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Response to GCB Director Barrett's monthly meeting Director Report

22 Feb 2015 12:10 | Allen Lund (Administrator)

Members and Associates,                                                                                                                                                                                           02/20/2015


Please see the attached information sheets from the Gambling Control Board.  Director Barrett presented these at the Gambling Control monthly meeting on Tuesday, February 17 and Wednesday, February 18 to the House State Government Finance Committee when he presented his case for the 50% increase in our regulatory fee.


I have expressed my disappointment to Director Barrett in regards to these charts and that in my opinion he is clouding the issue of what we really pay in taxes by speaking of our tax liability as a percent of our overall dollar sales.  While it is true that we had $1.2 billion dollars in sales last fiscal year, we paid back $1 billion of that in the form of prizes to our patrons in our communities before our patrons ever left the establishment.  That means that the money that we actually got to bring to the bank, got to pay bills, taxes and missions with was just over $200 million. 


One of my proudest accomplishments to date as executive director of Allied Charities is when ACM sat with the Minnesota Department of Revenue and came to an agreement that we could say that we paid an overall average tax rate of 20% in state tax.  MN DOR also committed to corroborate that number.


Telling people that charities pay between 0% in taxes at the low end and 6.5% in taxes at the upper limit leads people not familiar with us to a false impression.  It feeds the belief that we are not managing our business in a fiscally responsible manner and that we are less than forthcoming in regards to our financial worth and missions.  It leads people to question why we don't actually pay more in taxes. 


Telling people that we only pay 4.5 cents of every dollar that we touch towards missions is again misleading and gives people the impression that we are becoming wealthy at the expense of our patrons and our missions.


The stark reality in our business is that on average it takes almost six dollars in sales ($5.78) to get one dollar to take to the bank to pay bills, taxes and contribute to missions.  Of that one dollar we take to the bank, we average 52 cents in expenses (rent, leases, games, payroll, etc.), we average 20 cents in taxes to the state of MN (more if you are paying federal and city taxes), which leaves us with at most 28 cents for missions.   


Director Barrett has also stated that charities have $1.2 billion at our disposal for use as we see fit, that paying out prizes of 83% of what we take in is our choice, not a mandate.  It is totally true that we can manage our payout to a degree, but it is unclear as to what would happen to our business if we chose to lower our traditional prize payout and keep a larger share of the $1.2 billion.  We do, however, have another measure to look at.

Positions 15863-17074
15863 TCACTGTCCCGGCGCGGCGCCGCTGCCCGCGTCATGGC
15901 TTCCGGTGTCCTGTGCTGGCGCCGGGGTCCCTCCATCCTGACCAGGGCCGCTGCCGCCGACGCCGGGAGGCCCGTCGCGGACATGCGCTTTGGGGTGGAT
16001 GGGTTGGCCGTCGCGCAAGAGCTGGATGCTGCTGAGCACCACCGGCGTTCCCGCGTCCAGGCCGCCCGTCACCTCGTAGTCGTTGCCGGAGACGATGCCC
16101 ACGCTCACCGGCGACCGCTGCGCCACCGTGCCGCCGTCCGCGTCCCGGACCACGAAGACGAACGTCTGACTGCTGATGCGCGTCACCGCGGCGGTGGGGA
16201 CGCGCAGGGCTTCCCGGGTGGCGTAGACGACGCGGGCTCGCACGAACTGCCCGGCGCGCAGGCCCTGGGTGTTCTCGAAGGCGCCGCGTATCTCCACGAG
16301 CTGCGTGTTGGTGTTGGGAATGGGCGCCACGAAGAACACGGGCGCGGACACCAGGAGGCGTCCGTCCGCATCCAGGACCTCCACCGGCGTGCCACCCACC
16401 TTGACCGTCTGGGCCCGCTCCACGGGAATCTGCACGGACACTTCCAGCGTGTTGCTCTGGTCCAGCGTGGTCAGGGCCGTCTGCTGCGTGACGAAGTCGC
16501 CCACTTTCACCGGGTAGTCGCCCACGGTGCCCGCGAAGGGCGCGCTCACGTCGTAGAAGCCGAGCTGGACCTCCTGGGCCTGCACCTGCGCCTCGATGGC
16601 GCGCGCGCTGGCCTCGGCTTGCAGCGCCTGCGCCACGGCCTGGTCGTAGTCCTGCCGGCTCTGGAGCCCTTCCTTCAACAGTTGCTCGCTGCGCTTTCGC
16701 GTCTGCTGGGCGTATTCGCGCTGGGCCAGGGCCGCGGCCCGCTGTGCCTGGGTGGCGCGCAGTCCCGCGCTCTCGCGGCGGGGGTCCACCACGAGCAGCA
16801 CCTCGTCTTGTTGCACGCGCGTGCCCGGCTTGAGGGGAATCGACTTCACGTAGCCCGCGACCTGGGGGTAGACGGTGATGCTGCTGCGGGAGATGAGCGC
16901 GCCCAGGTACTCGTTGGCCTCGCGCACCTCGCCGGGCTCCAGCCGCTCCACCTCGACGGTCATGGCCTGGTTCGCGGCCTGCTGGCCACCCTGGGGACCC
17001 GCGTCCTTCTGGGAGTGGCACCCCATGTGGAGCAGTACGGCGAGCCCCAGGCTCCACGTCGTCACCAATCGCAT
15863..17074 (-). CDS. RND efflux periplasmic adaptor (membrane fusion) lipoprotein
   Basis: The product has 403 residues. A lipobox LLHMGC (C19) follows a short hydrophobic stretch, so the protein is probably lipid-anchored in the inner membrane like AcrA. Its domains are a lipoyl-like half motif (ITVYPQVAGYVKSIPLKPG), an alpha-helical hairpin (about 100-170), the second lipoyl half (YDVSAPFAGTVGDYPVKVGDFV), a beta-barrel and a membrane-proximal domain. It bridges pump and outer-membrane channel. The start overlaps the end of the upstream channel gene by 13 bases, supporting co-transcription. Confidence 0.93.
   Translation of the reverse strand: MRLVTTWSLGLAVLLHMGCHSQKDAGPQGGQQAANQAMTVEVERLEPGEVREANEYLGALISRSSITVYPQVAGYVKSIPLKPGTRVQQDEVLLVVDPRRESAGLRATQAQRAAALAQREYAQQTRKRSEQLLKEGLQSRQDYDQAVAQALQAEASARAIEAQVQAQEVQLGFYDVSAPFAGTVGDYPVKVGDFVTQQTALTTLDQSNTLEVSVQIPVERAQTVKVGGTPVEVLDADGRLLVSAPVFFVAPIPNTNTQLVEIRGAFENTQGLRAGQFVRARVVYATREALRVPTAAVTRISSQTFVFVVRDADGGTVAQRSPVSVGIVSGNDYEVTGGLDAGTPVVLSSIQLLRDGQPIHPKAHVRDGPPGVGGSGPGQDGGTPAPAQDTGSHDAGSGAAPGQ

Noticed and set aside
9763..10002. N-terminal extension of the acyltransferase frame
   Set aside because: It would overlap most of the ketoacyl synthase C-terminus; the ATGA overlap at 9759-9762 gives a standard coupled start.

The MN Lottery pays out 61.7% of their total sales of $531 million (per MN Lottery 2014 annual report) in the form of prizes.  If we went to their payout structure it would follow that our business would decrease by over 50% overnight.  That would not be in the best interest of either the state of Minnesota or Minnesota gaming charities. 


The issue of our lack of support for the GCB monthly regulatory fee increase has also come up in conversation with the director and at the Board meeting.  We have not closed the door on a discussion of what kind of an increase is appropriate, in any, and have even offered to sit down with him and begin a discussion on this budget issue.  To date the director has not taken advantage of our offer other than to ask us to send him our ideas.      


It was mentioned publicly at the GCB board meeting that if we do not agree to the 50% increase that we may be subject to being transferred to another arm of government for oversight.  I have been told that the Department of Public Safety or the MN State Lottery are two of the options available to Governor Dayton. This is not the first time we have heard this not so veiled threat. 


As your representatives at the Legislature, ACM will not be influenced by a state agency to change our determination to represent the interests of charities first and foremost. 


I urge you to contact your state senator and representative to let them know just how much you pay in taxes and how it affects your mission work in your community.  


Legislators set tax policy for the state of Minnesota, not anyone else.  In the past ACM has asked the GCB to help us work towards tax relief for charities.  We were told time and time again that tax issues were not in the GCB's area of responsibility.  I am not clear as to what has changed, but it appears that it is now in their area of responsibility and they are weighing in against our interests.


Bill Update:  Our policy house bill HF374 (last year’s vetoed bill) is on the floor.  The senate companion bill SF229 is up in the tax committee next Monday, February 23.  Our tax bill is ready and authors are signing on.  We should have bill numbers for that legislation next week. 


Please make those legislative contacts.  You can find out who represents you at


Thank you for helping us out at the capitol!!




Al Lund
Executive Director
Allied Charities Of Minnesota (ACM)
3250 Rice St
Saint Paul, MN 55126-3080
Office #: 651-224-4533
Fax #: 866-240-6160 

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